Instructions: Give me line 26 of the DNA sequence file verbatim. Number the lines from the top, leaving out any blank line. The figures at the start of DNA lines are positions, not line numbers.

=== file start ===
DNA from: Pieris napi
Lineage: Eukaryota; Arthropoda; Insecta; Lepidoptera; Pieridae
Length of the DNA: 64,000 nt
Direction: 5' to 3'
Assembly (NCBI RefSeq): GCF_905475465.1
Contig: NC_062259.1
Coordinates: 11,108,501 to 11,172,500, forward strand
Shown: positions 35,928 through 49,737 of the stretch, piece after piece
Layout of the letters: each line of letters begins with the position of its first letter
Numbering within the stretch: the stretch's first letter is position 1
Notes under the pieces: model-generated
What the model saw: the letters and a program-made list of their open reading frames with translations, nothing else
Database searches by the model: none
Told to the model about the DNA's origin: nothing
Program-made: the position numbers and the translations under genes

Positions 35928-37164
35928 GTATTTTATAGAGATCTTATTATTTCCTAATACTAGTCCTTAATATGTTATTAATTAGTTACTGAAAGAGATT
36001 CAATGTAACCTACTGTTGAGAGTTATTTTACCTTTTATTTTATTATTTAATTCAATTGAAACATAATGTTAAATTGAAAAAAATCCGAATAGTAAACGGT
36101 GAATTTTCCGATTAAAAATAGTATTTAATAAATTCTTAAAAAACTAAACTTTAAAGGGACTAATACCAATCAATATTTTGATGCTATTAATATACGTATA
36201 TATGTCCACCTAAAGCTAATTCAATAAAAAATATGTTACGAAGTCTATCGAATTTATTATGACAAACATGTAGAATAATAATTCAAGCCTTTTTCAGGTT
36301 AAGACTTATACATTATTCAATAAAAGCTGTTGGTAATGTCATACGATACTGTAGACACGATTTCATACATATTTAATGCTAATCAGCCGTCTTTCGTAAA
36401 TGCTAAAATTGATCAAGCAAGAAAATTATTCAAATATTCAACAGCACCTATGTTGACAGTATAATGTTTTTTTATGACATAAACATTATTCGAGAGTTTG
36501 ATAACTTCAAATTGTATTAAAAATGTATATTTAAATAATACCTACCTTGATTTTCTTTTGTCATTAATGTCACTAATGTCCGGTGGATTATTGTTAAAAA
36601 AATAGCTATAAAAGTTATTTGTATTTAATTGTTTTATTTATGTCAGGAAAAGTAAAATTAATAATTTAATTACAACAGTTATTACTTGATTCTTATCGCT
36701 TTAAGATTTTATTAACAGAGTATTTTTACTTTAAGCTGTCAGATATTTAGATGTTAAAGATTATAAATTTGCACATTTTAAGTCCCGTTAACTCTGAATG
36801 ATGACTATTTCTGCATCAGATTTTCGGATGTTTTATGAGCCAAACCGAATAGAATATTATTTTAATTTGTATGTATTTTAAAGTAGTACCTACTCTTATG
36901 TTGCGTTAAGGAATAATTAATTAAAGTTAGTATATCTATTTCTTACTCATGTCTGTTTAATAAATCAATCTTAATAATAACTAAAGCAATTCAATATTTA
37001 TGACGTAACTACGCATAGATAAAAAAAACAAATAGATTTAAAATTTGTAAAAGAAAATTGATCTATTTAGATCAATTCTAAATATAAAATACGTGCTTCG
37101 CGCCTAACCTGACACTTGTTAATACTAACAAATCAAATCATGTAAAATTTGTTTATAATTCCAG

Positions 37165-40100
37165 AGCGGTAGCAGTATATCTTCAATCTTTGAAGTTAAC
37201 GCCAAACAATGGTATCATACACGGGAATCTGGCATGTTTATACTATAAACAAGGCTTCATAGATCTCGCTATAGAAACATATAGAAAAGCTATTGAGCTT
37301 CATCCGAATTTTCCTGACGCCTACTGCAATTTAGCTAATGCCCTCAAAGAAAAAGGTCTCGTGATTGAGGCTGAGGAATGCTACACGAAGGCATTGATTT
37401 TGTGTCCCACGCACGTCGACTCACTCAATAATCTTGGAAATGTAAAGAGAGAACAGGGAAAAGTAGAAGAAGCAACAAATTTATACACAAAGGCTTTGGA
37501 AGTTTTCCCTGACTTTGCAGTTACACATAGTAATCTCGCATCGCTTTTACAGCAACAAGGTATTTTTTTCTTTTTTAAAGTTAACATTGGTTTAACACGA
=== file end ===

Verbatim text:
36801 ATGACTATTTCTGCATCAGATTTTCGGATGTTTTATGAGCCAAACCGAATAGAATATTATTTTAATTTGTATGTATTTTAAAGTAGTACCTACTCTTATG